Francis recounts what he learned from an Italian actress who was asked to get rid of her wrinkles so she could be more successful.
It’s an unusual question for the pope, who turned 81 years old on Sunday, and his answer is worthy of deep reflection. What image does Pope Francis have of himself? The pontiff answered by explaining his daily method for not falling into vanity and narcissism. He warned against the danger of evaluating ourselves based on what he called the “mirror assessment.”
“A lot of people have a very good image of you. What image do you have of yourself?” asked Michiko, a student at the Sofia University in Tokyo, this Monday, December 18, during a live streaming event with the Vatican.
“That’s a question you’d expect from a cosmetologist, not an English student who wants to study sociology. But I like it,” the pope answered.
“Dealing with the issue of image, there’s always a kind of confusion,” Peter’s Successor began saying. “I’ll tell you in one word: ‘mirror.’ When we comb our hair and wash our face, we look into the mirror. We have an image of ourselves. But when the mirror starts to be part of your life, you begin to dialogue with the mirror in an attitude that is almost—or completely—narcissistic and you end up with a pathology of self-referentiality. I think we have to be very careful when we seek to judge or assess ourselves—very careful not to fall into ‘mirror assessment.’ It’s going to deceive us; it’s always going to deceive us!”
“You asked me,” he continued, “what image I have of myself. I try not to look at myself in the mirror, because that’s something we have to be constantly careful of, because vanity can latch on to you from all sides. I try to look inside myself once or twice a day. To look at the things I felt during the day, the things that happened inside me. And then—the word sounds strong, but you’ll understand what I mean—based on that, I judge myself; that is to say, I decide what opinion I deserve of myself for that thing I did, for that decision I made, for that attitude I had. There, going back to the image of what I did during that day.”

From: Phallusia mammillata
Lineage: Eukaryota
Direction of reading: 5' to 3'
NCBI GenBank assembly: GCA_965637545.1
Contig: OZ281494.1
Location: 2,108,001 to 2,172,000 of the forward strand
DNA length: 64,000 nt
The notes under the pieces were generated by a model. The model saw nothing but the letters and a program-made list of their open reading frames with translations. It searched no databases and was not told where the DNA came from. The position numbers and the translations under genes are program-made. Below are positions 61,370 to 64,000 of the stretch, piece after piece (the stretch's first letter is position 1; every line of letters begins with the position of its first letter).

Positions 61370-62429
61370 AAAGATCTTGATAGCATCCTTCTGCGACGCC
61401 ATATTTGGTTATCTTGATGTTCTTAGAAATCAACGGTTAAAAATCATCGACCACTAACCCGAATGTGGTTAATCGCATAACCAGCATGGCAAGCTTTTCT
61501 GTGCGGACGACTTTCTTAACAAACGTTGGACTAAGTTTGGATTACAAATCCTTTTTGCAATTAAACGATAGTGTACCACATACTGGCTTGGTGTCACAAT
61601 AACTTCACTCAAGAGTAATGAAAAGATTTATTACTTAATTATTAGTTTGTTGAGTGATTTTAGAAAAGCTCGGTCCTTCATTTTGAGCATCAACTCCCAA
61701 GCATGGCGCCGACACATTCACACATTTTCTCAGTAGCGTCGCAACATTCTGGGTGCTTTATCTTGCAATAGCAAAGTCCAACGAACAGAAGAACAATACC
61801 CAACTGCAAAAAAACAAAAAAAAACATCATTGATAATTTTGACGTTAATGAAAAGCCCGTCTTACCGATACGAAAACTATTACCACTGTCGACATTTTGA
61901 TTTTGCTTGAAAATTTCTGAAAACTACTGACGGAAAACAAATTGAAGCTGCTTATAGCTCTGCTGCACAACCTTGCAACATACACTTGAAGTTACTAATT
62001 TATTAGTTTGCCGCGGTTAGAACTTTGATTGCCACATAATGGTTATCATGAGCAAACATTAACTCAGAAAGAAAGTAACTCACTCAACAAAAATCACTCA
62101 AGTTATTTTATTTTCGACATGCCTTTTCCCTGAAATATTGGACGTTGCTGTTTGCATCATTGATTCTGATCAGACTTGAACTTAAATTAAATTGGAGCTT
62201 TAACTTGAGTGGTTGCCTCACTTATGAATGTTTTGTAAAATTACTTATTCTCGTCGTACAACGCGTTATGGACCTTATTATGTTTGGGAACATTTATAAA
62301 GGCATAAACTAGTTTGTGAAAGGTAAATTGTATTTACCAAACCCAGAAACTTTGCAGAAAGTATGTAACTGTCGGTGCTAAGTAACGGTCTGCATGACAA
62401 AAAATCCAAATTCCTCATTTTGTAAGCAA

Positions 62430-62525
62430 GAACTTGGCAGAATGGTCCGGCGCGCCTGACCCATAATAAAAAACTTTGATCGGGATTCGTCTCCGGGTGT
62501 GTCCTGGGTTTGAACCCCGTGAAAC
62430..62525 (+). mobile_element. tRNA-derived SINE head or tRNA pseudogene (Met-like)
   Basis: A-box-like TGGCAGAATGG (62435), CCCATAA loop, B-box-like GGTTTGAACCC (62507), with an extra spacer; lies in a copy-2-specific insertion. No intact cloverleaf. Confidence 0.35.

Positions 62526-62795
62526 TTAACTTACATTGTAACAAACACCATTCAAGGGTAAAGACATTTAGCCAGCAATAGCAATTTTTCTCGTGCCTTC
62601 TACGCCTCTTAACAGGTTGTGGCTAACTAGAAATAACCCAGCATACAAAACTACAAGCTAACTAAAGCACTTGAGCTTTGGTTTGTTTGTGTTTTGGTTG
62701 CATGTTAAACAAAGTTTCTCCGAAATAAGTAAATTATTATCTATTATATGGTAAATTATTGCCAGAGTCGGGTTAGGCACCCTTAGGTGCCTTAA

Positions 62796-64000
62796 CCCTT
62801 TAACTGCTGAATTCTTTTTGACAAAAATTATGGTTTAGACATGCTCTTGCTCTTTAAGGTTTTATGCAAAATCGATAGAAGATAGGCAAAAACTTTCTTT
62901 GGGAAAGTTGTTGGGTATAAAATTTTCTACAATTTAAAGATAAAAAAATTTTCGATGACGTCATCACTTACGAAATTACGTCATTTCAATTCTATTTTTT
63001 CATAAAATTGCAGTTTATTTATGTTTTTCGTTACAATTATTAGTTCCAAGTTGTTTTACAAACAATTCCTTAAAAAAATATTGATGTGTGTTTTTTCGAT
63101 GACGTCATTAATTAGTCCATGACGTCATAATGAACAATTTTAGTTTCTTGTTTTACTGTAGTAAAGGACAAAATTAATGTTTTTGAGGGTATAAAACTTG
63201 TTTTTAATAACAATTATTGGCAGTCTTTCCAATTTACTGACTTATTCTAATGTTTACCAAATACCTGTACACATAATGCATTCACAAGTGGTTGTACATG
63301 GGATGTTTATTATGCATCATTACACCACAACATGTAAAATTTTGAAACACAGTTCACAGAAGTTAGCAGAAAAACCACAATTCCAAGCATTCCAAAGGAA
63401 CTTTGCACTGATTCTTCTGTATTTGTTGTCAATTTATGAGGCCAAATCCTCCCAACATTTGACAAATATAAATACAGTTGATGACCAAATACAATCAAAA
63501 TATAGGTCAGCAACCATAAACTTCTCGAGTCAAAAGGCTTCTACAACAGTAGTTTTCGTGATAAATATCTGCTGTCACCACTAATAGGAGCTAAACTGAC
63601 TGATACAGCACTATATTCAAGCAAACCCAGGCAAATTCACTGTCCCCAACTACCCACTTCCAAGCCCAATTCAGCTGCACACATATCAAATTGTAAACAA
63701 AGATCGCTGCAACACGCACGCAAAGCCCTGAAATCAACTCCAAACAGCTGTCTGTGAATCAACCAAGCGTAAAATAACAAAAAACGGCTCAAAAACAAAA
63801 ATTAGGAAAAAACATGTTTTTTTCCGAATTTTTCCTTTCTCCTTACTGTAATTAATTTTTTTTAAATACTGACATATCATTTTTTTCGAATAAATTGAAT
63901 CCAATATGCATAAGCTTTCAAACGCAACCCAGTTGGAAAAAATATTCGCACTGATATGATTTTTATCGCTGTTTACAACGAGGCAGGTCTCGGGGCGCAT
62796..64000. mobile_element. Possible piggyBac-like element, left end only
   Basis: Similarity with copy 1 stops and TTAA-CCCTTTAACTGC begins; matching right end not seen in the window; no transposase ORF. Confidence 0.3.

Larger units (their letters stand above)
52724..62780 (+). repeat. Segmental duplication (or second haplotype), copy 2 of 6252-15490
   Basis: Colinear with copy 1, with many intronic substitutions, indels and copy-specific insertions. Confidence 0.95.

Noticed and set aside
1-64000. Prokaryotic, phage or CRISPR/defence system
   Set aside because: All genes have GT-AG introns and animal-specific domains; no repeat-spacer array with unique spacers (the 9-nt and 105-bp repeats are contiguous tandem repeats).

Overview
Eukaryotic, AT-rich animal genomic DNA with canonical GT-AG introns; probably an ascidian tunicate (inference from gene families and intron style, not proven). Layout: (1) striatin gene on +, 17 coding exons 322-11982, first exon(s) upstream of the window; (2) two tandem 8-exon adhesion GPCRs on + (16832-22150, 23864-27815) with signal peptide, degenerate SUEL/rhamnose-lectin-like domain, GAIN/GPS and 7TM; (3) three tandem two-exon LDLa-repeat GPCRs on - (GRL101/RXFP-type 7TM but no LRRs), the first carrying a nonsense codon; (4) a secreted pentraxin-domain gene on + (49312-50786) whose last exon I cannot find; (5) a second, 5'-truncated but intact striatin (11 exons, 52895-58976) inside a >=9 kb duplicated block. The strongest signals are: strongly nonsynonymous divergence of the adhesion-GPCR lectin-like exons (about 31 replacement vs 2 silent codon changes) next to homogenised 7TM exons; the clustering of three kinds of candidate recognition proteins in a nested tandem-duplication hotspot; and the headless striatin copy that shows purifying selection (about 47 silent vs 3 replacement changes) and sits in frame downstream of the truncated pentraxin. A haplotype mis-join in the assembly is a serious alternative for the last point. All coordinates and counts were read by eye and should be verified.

Along those same lines, the pope insisted on the question of what he thought about himself, from a more general perspective. “I think … and I’m going to say this from the perspective of my faith—I think I am a sinner whom God has loved very much, and continues to love. But my complete concrete image [of myself] is something I find day by day looking at how I behave, the decisions I make, the mistakes I make … and it’s an image that progresses, as life progresses.”
The Holy Father went on to warn that “there is always the danger of fooling yourself with an image, or of disguising your image. Obviously, I’m not against makeup. … But there are ways to use makeup that deform reality.”
The actress he learned from…
Then the pope, who loves Italian neorealism, a cinematic movement which was born from the ashes of the Second World War, spoke about his memories of an emblematic actress of that period.
“I remember the actress Anna Magnani (Rome, March 7, 1908—Rome, September 26, 1973). One time, when she wasn’t young anymore, they told her that she should have her wrinkles removed so she could be more successful in cinema. And she said, ‘No, no, no! It took me many years to get these wrinkles. I’m not going to touch them.’ They were like a treasure for her,” Pope Francis related.
In this way, the pope invited us to accept the metaphorical wrinkles that appear on our faces as the result of life. We should “accept our image each day: the image of our successes, our failures, the image of our health and sickness, the image of a short life and of a long life. Accept the image of each day, and correct what we can. But never hide the image, or fall into auto-referentiality with the mirror. The image I have of myself is that of a sinner whom God loves, and has loved greatly. That makes me very happy. Thank you!” he concluded.
The pope’s method to fight vanity is called a “daily examen,” or a “daily examination of conscience,” derived from the Latin word “examinatio” (examination). It’s a meditation practiced especially by the Holy Father’s religious family, the Jesuits, but also by many other Christians. There are many versions of the examen, but normally it has five steps. Here is a simple approach to this spiritual method created by Saint Ignatius of Loyola, the founder of the Jesuits:
1. Put yourself in God’s presence. Give thanks for the immense love God has for us.
2. Pray for the grace of understanding how God is acting in your life.
3. Review what happened during your day. Remember specific moments and your feelings during those moments.
4. Reflect on what you did, said, and thought at those moments. Some people suggest evaluating those actions in terms of drawing closer to, or away from, God.
5. Think about upcoming events, and how you can collaborate more effectively with God’s plan. Possibly, make a specific resolution, and conclude with an “Our Father.”
This article is translated and adapted from Aleteia’s Spanish edition.